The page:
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Current Research in EEPS: Emmanuel A. Codillo, Massachusetts Institute of Technology/Woods Hole Oceanographic Institution

January 26 @ 12:00 pm - 1:00 pm CST

Current Research in EEPS: Emmanuel A. Codillo, Massachusetts Institute of Technology/Woods Hole Oceanographic Institution

Fluids Underground: A journey of water from the ocean to subduction zones and beyond

Abstract:

Subduction zones play a fundamental role in global geochemical cycles as they recycle oceanic plates including water-bearing sediment, altered igneous crust, and serpentinite into the Earth’s interior. These subducted materials impart their geochemical signatures to the overlying mantle through dehydration and partial melting processes which are ultimately reflected in the compositions of arc magmas worldwide. However, the physical and chemical processes that lead to the transport and mobilization of element and volatile components from the slab to the overlying mantle are poorly understood. The first part of this presentation will focus on a continuum of interrelated mass transfer processes in subduction zones, including (1) fluid-mediated mass transfer between mafic and ultramafic rocks from the high-pressure Voltri Massif (Ligurian Alps, Italy) and the formation of mélange at the slab-mantle interface, and (2) mélange melting and mélange-peridotite interactions in the mantle wedge. I will show that water is a key component in all the processes discussed. Therefore, finding and quantifying water in the Earth’s interior, and illuminating the delivery pathway would refine our understanding of such planetary-scale processes. Deep transport of water down to the mantle transition zone and the uppermost lower mantle is supported by hydrous mineral inclusions in diamonds and geophysical signatures. To explore this further, the second part of this presentation will focus on my proposal to experimentally investigate the fate of oceanic serpentinite as a major carrier of water beyond arcs. Since subducted igneous crust and sediments are expected to undergo extensive dehydration and fluid loss at subarc depths, I hypothesize that the fate and delivery of water to the mantle transition zone and beyond is critically tied to the fate of subducted slab serpentinites due to their high P-T stability.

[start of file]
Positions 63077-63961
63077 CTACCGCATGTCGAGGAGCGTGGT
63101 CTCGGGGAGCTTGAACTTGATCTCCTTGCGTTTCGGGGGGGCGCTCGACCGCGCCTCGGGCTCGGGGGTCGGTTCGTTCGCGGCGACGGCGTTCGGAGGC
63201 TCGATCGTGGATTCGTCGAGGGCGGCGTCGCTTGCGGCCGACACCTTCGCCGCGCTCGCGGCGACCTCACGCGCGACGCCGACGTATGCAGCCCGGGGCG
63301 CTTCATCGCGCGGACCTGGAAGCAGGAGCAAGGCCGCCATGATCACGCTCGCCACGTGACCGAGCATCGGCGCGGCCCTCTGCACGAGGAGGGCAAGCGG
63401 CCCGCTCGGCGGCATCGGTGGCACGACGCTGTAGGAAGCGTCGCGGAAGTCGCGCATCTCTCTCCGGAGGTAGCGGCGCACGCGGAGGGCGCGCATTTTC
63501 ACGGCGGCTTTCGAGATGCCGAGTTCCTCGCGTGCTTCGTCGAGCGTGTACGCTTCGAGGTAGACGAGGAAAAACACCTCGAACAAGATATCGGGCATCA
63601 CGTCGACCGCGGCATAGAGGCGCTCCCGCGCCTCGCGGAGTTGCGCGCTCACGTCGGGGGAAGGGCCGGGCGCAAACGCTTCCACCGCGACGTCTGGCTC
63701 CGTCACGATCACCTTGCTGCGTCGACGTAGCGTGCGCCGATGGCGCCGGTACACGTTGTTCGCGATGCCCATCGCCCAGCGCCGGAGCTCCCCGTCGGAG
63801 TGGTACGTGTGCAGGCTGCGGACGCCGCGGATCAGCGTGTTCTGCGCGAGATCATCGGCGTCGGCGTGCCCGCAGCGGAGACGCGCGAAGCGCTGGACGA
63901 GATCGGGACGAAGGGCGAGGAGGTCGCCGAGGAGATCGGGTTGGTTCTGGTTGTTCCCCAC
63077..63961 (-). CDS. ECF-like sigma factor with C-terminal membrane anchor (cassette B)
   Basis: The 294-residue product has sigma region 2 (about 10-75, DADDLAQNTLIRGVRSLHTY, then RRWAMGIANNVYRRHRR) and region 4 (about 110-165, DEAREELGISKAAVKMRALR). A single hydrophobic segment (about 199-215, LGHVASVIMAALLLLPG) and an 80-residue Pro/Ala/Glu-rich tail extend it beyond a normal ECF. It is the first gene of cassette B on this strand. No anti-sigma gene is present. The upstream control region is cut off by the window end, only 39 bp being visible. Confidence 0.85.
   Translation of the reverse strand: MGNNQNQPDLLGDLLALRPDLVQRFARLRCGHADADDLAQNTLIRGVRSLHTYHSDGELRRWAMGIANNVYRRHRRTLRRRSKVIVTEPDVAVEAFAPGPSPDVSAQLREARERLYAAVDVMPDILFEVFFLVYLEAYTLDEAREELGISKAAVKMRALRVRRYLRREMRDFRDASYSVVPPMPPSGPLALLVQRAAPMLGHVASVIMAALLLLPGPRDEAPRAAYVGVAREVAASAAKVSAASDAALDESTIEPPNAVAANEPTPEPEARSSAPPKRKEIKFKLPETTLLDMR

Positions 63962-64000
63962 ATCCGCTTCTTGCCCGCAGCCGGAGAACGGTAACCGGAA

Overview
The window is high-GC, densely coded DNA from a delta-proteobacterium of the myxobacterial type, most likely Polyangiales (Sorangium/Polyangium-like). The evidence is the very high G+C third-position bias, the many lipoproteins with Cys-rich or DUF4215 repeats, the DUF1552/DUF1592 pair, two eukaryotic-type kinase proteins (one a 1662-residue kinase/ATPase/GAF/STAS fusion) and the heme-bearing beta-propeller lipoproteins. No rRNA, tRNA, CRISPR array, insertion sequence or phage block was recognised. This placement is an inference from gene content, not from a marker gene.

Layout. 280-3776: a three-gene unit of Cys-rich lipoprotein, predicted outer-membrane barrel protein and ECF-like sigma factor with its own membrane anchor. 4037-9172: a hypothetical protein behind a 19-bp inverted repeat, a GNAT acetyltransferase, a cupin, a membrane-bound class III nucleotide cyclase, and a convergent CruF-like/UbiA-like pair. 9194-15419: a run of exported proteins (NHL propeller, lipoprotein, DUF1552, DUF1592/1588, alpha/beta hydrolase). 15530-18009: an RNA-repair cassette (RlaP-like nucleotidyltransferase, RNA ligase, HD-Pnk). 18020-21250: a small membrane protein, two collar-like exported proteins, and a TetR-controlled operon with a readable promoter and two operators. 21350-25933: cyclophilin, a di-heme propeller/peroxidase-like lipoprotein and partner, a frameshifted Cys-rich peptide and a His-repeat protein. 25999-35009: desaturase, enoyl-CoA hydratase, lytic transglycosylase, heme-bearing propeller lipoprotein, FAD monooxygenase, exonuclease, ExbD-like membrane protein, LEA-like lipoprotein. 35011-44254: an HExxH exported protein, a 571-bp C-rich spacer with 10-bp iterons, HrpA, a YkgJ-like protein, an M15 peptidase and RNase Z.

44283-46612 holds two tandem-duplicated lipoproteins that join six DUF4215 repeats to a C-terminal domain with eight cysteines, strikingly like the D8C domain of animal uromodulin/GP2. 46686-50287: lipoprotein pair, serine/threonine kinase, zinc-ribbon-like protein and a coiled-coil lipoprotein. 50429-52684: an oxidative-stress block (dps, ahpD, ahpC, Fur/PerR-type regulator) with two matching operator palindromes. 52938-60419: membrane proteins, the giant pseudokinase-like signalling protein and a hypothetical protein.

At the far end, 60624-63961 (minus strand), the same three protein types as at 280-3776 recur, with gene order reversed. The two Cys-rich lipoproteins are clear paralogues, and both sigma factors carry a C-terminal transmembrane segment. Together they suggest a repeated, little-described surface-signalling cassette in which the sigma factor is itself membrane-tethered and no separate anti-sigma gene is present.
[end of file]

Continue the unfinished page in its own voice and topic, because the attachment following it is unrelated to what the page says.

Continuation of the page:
Zoom information:
https://riceuniversity.zoom.us/j/95517304138?pwd=cCtyR2FWTjhSNk4xOVRaSjl5Snh0QT09
Passcode: 627996
Webinar ID: 955 1730 4138

Details

Date:
January 26
Time:
12:00 pm - 1:00 pm CST
Event Category:
Website:
https://riceuniversity.zoom.us/j/95517304138?pwd=cCtyR2FWTjhSNk4xOVRaSjl5Snh0QT09

Venue

Rice-EEPS Virtual World
TX United States

Details

Date:
January 26
Time:
12:00 pm - 1:00 pm CST
Event Category:
Website:
https://riceuniversity.zoom.us/j/95517304138?pwd=cCtyR2FWTjhSNk4xOVRaSjl5Snh0QT09

Venue

Rice-EEPS Virtual World
TX United States

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